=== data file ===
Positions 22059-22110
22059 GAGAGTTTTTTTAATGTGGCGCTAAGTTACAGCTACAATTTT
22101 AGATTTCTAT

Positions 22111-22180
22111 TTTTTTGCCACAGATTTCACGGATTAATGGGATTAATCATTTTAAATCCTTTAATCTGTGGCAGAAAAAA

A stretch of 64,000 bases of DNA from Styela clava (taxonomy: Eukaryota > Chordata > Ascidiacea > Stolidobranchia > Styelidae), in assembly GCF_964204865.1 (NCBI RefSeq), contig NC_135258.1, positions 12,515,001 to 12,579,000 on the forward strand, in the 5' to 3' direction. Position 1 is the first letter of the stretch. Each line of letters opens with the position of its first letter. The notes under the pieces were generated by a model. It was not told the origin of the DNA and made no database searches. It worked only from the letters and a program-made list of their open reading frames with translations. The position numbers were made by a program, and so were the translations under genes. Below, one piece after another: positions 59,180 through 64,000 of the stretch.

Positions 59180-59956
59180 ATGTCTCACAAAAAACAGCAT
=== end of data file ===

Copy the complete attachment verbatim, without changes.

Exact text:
Positions 22059-22110
22059 GAGAGTTTTTTTAATGTGGCGCTAAGTTACAGCTACAATTTT
22101 AGATTTCTAT

Positions 22111-22180
22111 TTTTTTGCCACAGATTTCACGGATTAATGGGATTAATCATTTTAAATCCTTTAATCTGTGGCAGAAAAAA

A stretch of 64,000 bases of DNA from Styela clava (taxonomy: Eukaryota > Chordata > Ascidiacea > Stolidobranchia > Styelidae), in assembly GCF_964204865.1 (NCBI RefSeq), contig NC_135258.1, positions 12,515,001 to 12,579,000 on the forward strand, in the 5' to 3' direction. Position 1 is the first letter of the stretch. Each line of letters opens with the position of its first letter. The notes under the pieces were generated by a model. It was not told the origin of the DNA and made no database searches. It worked only from the letters and a program-made list of their open reading frames with translations. The position numbers were made by a program, and so were the translations under genes. Below, one piece after another: positions 59,180 through 64,000 of the stretch.

Positions 59180-59956
59180 ATGTCTCACAAAAAACAGCAT